Spoleto operas: short, visually stimulating, vibrantly sung

05/27/2013 10:18 PM

05/28/2013 1:01 PM

The point of going to Spoleto Festival U.S.A. is to see work you’re never likely to find anywhere else, at least in this fashion. The three operas of the 2013 season, a double-bill of obscure Italian one-acts and the U.S. premiere of a Japanese ghost story, all have the benefit of novel stagecraft and terrific singing – even if they’re likely to disappear again as quickly as they came.

The short piece stays longest in memory: Umberto Giordano’s “Mese Mariano,” which lasts just over half an hour. A woman comes to a convent school on Easter Sunday to see the son she had out of wedlock, who was driven away from home by another man who married her. The nuns can’t bring themselves to tell her the boy has just died. So after hearing her pour out her guilt, they send her away, telling her to come back another day.

This 1910 opera works like a short story, capturing one moment and one mood simply and beautifully. The music sometimes sounds like outtakes from a Giacomo Puccini opera, but Jennifer Rowley unleashed a powerfully moving voice as the guilt-ridden mom.

Puccini’s first opera, “Le Villi” from 1884, lasts perhaps twice as long and comes from the German legend about the Wilis, spirits of girls who died of love and haunt the men who betrayed them. Soprano Rowley returned as Anna, singing as vibrantly as before in the role of a cast-aside sweetheart.

Tenor Dinyar Vania produced an equally big tone as Roberto, who went to the city to claim an inheritance and was seduced by “a siren” during her “offensive orgies.” (Yes, that’s what the supertitles said.) He comes back to his hometown, broken and remorseful, and the maidens’ spirits hound him to death.

Here director Stefano Vizioli went wrong. He had some brilliant visual ideas: Angry spirits pressed faces or hands against a white scrim, looking ghastly. But he decided they were inmates in an insane asylum, a sort of “living dead.” Where supertitles spoke of forests, we saw clinical walls; the “ghosts” were all too human; instead of an airy ballet, we got demented women writhing and twitching, as Roberto somehow stumbled into their madhouse. The show would have worked better as pure fantasy or pure realism, but combining them nullified the drama.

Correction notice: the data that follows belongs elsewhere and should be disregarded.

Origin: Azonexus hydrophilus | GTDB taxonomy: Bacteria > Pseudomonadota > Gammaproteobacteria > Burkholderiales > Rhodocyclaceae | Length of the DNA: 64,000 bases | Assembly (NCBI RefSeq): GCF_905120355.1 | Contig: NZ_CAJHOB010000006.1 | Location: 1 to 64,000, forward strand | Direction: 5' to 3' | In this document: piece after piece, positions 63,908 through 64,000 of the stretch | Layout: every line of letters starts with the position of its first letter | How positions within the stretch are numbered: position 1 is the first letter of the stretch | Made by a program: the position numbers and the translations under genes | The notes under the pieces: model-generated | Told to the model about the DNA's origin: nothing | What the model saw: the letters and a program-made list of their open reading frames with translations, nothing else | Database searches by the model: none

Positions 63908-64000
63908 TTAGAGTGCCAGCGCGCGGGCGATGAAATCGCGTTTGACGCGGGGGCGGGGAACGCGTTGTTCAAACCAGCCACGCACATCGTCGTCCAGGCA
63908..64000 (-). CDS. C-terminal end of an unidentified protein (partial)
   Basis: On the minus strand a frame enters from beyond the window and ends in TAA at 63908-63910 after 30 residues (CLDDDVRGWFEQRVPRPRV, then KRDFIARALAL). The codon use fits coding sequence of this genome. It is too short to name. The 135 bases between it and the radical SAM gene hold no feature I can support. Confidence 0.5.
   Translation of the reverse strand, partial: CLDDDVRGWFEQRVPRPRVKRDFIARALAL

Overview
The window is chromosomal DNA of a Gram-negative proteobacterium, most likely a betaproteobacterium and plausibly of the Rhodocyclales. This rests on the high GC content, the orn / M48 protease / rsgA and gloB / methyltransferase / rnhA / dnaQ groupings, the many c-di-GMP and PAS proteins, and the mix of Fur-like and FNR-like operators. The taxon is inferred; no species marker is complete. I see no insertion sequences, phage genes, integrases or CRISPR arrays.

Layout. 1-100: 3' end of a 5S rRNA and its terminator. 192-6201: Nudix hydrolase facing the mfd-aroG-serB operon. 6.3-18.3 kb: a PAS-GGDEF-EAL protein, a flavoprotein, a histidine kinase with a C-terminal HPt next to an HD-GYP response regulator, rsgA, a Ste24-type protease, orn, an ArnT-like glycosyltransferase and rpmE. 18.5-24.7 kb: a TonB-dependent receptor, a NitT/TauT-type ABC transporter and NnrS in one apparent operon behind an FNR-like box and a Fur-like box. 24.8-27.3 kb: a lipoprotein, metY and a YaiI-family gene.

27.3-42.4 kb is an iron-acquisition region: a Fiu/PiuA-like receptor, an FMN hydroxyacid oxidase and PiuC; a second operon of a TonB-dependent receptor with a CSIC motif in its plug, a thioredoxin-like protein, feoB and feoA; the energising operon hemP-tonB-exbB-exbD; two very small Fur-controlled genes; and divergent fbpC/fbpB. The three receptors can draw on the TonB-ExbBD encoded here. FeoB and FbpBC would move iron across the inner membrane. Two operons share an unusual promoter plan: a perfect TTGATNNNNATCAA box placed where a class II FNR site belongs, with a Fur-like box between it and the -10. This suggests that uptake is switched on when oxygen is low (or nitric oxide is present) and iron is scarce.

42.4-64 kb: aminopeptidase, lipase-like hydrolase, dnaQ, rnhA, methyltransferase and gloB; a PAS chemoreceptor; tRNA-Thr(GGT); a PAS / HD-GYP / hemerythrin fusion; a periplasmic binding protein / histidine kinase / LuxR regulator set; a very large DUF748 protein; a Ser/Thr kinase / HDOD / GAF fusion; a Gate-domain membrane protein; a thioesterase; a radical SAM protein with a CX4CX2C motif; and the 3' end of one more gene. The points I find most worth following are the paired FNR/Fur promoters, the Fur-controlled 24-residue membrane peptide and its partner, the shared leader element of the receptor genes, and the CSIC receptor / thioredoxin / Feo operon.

No such problem affected “Matsukaze,” done like a Japanese Noh (as in “slow”) drama.

A wandering monk, hearing of two sisters who died of love centuries ago, encounters their spirits. They confirm they pined away after a poet left them in their seaside cottage and ask the monk to pray for peace for their troubled souls. (“Matsukaze” means “wind in the pines,” and “pine” carries both meanings in Japan.)

Pureum Jo, another soprano with a big, emotive voice, communicated intense, despairing ecstasy in the title role. Chris Barreca’s otherworldly set was built around a vast pine tree, which seemed to be made of feathery glass and flew into the air symbolically at the end.

But Toshio Hosokawa’s music, which blends Japanese instruments with western ones in the style of atonal German expressionism, doesn’t contain one sustained melody. It evaporated in memory like the foam of an ocean wave leaving a beach.

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